Health News Digest
Innate Immune System

February 10, 2014

Autism Spectrum Disorder And The Innate Immune System

By  Michael D. Shaw

The term “autism” was first used in 1911 by Swiss psychiatrist Eugen Bleuler, who presumably invoked the Greek autos, meaning “self.” Bleuler was describing the behavior of many schizophrenics, whereby they withdraw into their own inner world. But it was Dr. Leo Kanner, founder of child psychiatry, later assisted by Dr. Leon Eisenberg, who would produce the definitive works on this disease.

In a 1956 paper entitled “Early Infantile Autism 1943-1955,” Kanner and Eisenberg distilled the former’s five diagnostic criteria down to these two features…

1.     A profound lack of affective contact

2.     Repetitive, ritualistic behavior, which must be of an elaborate kind


They stated that if these two features were observed, the rest of the typical clinical picture—as described in Kanner’s 1943 breakthrough paper entitled “Autistic Disturbances of Affective Contact”—would also present. It was noted that this condition might be observed in one to two children per 10,000. The numbers on today’s autism, of course, are far higher—1 in 110, with some sources citing an incredible 1 in 50 children!

How can we explain this astounding increase in incidence? As was argued in this column some months ago, the only logical explanation is that today’s “autism” is something different from what Kanner was describing, even if certain elements remain.

A growing group of experts, led by Michael J. Goldberg, MD, insist that classic Kanner autism—a genetically-based psychological/developmental disorder—is not what the vast majority of the affected kids have today. Contrary to Kanner’s precepts, most of today’s “autistic” kids are affectionate, and have lost gross or fine motor skills.

As to today’s so-called “epidemic” of autism, bear in mind that there is no such thing as an epidemic of a genetic or developmental disorder. How could there be? On the other hand, there have been countless epidemics of organic medical diseases.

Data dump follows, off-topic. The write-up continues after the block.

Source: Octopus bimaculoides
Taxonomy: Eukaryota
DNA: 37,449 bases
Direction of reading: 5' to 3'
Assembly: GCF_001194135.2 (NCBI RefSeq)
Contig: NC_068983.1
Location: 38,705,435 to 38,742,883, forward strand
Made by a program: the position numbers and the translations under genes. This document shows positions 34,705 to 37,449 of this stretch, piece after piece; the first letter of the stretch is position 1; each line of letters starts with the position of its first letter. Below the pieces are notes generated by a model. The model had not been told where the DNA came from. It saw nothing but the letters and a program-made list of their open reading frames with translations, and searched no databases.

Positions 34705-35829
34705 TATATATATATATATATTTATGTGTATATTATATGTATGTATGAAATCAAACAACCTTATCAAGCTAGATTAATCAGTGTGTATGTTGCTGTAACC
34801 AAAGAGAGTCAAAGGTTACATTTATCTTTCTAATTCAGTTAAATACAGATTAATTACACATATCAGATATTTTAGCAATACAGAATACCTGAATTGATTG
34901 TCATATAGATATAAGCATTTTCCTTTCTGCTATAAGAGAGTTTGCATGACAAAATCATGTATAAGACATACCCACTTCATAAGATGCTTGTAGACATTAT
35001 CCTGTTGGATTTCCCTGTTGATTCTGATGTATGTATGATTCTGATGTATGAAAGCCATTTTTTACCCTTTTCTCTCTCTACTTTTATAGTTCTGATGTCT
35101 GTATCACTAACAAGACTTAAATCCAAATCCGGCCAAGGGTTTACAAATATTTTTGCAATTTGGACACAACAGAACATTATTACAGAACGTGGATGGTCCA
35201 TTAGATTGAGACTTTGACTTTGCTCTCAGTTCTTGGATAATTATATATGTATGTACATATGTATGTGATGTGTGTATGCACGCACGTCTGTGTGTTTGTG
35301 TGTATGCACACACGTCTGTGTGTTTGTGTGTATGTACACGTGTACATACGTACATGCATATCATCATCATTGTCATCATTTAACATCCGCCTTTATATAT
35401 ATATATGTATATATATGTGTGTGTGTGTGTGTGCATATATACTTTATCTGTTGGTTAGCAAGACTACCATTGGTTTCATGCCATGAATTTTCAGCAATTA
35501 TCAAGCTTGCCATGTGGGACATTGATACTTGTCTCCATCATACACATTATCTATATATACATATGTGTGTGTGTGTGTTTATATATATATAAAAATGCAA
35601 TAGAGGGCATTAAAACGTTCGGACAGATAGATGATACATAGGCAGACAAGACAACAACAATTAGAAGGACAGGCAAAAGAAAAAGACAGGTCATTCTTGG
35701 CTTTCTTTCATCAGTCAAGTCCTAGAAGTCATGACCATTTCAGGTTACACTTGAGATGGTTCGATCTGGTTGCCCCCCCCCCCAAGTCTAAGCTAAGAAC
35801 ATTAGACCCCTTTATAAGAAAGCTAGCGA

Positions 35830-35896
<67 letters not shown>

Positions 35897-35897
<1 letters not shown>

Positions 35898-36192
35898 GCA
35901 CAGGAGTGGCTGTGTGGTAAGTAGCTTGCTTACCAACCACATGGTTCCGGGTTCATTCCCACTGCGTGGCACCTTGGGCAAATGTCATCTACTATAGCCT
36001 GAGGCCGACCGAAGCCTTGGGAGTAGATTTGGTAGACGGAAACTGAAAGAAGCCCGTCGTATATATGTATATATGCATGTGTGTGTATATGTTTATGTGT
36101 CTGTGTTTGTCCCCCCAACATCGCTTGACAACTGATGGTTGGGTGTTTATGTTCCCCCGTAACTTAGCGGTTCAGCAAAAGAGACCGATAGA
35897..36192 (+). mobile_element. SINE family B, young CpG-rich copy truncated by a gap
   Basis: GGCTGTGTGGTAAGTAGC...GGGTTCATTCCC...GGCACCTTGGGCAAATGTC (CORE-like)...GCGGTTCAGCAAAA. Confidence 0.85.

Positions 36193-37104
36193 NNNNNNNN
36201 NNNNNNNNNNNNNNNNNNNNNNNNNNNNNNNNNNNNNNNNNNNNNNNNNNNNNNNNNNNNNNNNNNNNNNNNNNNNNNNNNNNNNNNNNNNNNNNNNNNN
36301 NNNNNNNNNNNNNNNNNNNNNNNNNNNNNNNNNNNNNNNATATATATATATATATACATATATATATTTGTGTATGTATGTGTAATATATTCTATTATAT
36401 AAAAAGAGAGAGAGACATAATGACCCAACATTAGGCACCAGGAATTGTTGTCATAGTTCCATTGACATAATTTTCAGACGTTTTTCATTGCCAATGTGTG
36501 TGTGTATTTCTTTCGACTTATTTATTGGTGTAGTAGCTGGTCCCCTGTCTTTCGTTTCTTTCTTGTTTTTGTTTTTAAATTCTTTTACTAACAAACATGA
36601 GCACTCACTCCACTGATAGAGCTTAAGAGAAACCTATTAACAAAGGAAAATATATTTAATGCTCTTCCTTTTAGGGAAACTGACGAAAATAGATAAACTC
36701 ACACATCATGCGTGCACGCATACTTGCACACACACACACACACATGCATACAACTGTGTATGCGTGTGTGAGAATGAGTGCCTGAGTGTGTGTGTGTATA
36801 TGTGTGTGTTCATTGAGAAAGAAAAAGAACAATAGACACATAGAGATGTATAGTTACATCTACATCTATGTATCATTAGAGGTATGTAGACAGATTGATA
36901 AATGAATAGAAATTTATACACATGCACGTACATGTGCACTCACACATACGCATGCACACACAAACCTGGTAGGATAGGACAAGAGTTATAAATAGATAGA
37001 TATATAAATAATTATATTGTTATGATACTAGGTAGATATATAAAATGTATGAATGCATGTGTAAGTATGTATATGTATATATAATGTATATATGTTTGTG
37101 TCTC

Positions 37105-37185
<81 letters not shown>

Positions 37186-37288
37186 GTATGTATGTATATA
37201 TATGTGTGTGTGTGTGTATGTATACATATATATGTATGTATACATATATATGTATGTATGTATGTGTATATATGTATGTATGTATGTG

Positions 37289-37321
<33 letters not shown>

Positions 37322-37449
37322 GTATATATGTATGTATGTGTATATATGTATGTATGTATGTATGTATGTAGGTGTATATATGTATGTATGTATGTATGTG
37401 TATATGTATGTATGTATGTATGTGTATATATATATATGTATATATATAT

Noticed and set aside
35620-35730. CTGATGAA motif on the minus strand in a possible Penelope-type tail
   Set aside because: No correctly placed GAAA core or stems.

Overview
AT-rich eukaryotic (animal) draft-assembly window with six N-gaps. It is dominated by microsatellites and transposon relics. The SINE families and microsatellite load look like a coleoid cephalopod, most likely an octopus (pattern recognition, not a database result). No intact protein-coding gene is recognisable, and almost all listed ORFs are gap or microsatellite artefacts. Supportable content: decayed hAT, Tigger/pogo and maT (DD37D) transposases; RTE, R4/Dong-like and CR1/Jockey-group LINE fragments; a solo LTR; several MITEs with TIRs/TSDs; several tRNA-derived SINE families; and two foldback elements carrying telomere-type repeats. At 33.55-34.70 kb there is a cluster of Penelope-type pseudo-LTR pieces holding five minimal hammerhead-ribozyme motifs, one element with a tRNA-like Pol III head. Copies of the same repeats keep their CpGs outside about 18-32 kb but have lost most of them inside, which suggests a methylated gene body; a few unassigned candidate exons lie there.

Isn’t it time, Goldberg suggests, that we accept that today’s autism is not psychological or developmental, but a medical disease? A medical disease, he says, that mimics certain symptoms of classical Kanner autism. Today’s autism is better called “Autism Spectrum Disorder” (ASD). Goldberg insists that ASD is caused by a dysfunction in the neuro-immune system, and often by secondary neurotropic viruses that impact the neuro-immune system and brain.

Or, to put it another way, as much as the psychiatrists would like to keep this windfall within the DSM-5, it must urgently be brought back to a medically based, ICD-9/ICD-10 categorization. The term “neuro-immune disease” refers to a group of illnesses that are the result of acquired dysregulation of both the immune system and the nervous system, often resulting in lifelong disease and disability.

According to Goldberg: “Illnesses such as autism, ADD/ADHD, and chronic fatigue syndrome all might have different names, but are actually variations on the same theme: Neuro-immune dysfunction syndrome (NIDS).”

What about the innate immune system connection? In humans and most advanced vertebrates, two systems work in concert: Nonspecific or innate immunity and specific or acquired immunity. Nonspecific protective mechanisms repel all microorganisms equally, while the specific immune responses are tailored to particular types of invaders, and are based on lymphocytes.

The innate immune system includes a variety of defense mechanisms such as the skin, chemical barriers such as antimicrobial proteins that harm or destroy invaders, and cells that attack cells containing infectious agents. Also included is the inflammatory response.

In the past few years, a number of studies have conclusively linked dysfunction in the innate immune system with ASD—even if some of the investigators are reversing cause and effect. A 2013 paper found anomalies in dendritic cells (important in modulating immune response) in children with ASD. Another 2013 paper found activation of an innate immune system receptor—the Toll-like receptor 4—as a common marker in a host of illnesses, including autoimmune disorders and neuroinflammatory disorders such as ASD. These results mirror work from 2008 and 2009.

This raises the big question: What causes the innate immune system in these kids to go haywire, thus triggering ASD and who knows what else? Since virtually all children with ASD become this way after appearing normal in the first 15-18 months of life, logic and reason point to some sort of exposure—or perhaps lack of exposure.

The lack of exposure group argues that our overly antiseptic environment retards development of the innate immune system in a manner that some antigen will eventually cause it to overreact. Sorry, but to me that sounds like voodoo.

Inasmuch as elimination diets have proved effective in quieting down immune system overreaction, it seems far more likely that errant feeding is to blame. We already know that the mindless touting of high carb/low fat is a prime reason why we have an obesity and Type 2 diabetes epidemic. How much of a reach is it to blame innate immune dysfunction on the overfeeding of grains to immature GI tracts?